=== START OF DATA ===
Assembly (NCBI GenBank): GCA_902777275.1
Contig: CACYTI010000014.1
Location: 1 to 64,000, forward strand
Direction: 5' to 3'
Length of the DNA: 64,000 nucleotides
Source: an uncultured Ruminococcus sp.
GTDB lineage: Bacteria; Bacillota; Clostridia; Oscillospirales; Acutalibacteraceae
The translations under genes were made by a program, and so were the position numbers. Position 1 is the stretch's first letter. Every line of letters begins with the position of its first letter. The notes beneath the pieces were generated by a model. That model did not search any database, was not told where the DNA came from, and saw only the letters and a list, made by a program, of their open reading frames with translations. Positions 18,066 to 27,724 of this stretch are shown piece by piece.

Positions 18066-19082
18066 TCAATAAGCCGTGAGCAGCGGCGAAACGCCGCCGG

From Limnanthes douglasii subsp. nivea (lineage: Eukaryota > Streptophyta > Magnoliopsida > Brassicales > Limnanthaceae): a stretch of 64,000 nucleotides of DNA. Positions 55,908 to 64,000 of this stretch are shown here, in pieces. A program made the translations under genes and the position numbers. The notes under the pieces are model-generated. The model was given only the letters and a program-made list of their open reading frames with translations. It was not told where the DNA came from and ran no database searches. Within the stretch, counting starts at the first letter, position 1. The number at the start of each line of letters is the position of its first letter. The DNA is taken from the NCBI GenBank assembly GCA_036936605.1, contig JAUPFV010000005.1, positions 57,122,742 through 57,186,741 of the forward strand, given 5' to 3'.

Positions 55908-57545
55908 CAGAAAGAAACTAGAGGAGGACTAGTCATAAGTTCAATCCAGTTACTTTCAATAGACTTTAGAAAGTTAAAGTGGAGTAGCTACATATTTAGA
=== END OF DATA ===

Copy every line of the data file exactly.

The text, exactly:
Assembly (NCBI GenBank): GCA_902777275.1
Contig: CACYTI010000014.1
Location: 1 to 64,000, forward strand
Direction: 5' to 3'
Length of the DNA: 64,000 nucleotides
Source: an uncultured Ruminococcus sp.
GTDB lineage: Bacteria; Bacillota; Clostridia; Oscillospirales; Acutalibacteraceae
The translations under genes were made by a program, and so were the position numbers. Position 1 is the stretch's first letter. Every line of letters begins with the position of its first letter. The notes beneath the pieces were generated by a model. That model did not search any database, was not told where the DNA came from, and saw only the letters and a list, made by a program, of their open reading frames with translations. Positions 18,066 to 27,724 of this stretch are shown piece by piece.

Positions 18066-19082
18066 TCAATAAGCCGTGAGCAGCGGCGAAACGCCGCCGG

From Limnanthes douglasii subsp. nivea (lineage: Eukaryota > Streptophyta > Magnoliopsida > Brassicales > Limnanthaceae): a stretch of 64,000 nucleotides of DNA. Positions 55,908 to 64,000 of this stretch are shown here, in pieces. A program made the translations under genes and the position numbers. The notes under the pieces are model-generated. The model was given only the letters and a program-made list of their open reading frames with translations. It was not told where the DNA came from and ran no database searches. Within the stretch, counting starts at the first letter, position 1. The number at the start of each line of letters is the position of its first letter. The DNA is taken from the NCBI GenBank assembly GCA_036936605.1, contig JAUPFV010000005.1, positions 57,122,742 through 57,186,741 of the forward strand, given 5' to 3'.

Positions 55908-57545
55908 CAGAAAGAAACTAGAGGAGGACTAGTCATAAGTTCAATCCAGTTACTTTCAATAGACTTTAGAAAGTTAAAGTGGAGTAGCTACATATTTAGA